Oman’s extensive offshore financial assets, in addition to the central bank’s foreign exchange reserves (the combination of which amount to roughly 75% of GDP) will enable it to provide fiscal stimulus and fund projected deficits without resorting to debt accumulation, at least over the short to medium term, according to Moodys Investors Service’s latest annual credit report on the country. Oman, the economy of which relies heavily on oil and gas exports, thus retained its A2 investment-grade sovereign rating despite a collapse in world oil prices since July 2008, and dour growth prospects predicted for the current year.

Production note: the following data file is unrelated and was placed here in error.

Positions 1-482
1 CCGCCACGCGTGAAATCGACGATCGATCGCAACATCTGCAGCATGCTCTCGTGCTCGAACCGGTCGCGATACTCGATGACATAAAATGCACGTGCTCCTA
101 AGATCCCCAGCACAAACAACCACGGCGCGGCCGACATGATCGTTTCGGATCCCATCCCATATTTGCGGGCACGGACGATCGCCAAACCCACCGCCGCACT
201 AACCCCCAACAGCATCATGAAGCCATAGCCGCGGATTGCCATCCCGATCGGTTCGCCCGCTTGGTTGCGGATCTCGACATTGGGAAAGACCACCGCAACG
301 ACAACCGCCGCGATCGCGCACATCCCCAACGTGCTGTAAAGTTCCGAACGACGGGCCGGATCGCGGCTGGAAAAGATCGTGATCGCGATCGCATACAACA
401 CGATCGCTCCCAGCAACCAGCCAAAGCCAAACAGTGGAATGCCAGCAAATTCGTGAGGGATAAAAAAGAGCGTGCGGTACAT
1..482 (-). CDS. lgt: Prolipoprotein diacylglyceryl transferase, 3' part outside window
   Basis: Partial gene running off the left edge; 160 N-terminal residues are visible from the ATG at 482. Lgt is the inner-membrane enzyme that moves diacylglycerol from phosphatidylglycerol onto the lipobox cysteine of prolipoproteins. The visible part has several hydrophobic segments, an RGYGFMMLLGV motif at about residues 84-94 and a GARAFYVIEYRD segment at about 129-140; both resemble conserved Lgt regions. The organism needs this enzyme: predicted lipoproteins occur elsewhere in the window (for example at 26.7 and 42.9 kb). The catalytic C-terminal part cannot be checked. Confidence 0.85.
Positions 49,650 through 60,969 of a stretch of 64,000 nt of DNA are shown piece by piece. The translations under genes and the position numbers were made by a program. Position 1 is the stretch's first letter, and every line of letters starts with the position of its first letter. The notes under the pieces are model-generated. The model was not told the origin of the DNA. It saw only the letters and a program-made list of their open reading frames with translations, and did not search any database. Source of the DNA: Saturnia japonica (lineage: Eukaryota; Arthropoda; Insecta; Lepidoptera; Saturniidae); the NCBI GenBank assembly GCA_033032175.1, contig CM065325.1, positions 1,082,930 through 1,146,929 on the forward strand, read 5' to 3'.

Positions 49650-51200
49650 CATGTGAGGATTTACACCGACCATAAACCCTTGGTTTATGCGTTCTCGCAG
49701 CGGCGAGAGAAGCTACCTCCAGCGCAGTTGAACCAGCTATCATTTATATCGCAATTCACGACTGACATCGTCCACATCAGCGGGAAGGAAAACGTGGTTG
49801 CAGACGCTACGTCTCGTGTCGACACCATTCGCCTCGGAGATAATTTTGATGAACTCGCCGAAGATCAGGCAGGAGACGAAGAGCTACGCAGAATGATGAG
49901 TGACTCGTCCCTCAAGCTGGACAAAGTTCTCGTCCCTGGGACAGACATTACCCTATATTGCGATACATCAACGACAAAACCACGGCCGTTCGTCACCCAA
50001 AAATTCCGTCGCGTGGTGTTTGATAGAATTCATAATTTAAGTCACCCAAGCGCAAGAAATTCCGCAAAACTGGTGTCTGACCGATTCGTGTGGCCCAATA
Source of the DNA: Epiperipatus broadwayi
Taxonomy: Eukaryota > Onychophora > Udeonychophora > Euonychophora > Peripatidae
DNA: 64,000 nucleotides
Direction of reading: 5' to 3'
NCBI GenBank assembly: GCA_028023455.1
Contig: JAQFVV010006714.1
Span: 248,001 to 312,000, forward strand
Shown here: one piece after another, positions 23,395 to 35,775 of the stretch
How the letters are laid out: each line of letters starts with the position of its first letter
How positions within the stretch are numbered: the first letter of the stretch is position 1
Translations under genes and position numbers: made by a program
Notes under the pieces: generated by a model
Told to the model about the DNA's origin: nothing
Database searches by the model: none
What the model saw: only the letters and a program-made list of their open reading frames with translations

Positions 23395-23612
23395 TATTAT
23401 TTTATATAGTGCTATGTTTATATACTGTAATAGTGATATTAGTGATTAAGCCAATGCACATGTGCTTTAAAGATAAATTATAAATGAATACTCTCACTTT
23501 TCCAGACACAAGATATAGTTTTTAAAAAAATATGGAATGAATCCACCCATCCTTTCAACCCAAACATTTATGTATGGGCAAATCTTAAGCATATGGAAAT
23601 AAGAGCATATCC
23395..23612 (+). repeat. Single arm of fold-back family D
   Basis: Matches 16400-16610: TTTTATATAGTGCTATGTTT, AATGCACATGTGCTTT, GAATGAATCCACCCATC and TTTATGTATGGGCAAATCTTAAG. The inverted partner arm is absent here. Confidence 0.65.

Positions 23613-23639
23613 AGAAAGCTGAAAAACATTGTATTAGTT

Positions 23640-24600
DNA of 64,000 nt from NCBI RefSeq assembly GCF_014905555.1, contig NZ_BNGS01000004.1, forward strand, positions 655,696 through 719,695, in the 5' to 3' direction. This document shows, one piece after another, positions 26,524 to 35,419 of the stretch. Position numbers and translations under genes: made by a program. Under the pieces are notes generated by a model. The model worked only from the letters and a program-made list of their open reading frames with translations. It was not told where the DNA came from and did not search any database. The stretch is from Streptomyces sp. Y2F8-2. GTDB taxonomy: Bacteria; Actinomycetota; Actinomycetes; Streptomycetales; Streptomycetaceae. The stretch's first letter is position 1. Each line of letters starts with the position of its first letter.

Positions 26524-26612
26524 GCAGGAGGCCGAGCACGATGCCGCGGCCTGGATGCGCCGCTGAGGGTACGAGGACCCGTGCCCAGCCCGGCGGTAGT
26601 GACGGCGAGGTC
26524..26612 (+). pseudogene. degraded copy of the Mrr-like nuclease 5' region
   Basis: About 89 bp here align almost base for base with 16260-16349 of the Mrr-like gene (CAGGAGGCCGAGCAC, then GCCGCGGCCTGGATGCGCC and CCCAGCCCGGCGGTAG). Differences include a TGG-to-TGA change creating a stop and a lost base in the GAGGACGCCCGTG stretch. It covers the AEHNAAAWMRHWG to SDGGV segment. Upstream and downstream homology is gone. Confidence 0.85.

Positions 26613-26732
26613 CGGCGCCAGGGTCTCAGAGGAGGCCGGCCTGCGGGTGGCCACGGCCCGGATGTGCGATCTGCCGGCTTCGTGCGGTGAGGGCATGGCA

One additional challenge facing Oman is its use of enhanced albeit expensive oil recovery techniques, which analysts note pushes up the cost of production. The average cost of pumping oil in Oman rose from around $8/barrel in 2005 to $16/barrel in 2008, and is likely to climb further over the medium term, commented Tristan Cooper, a Moodys Vice-President and Senior Analyst.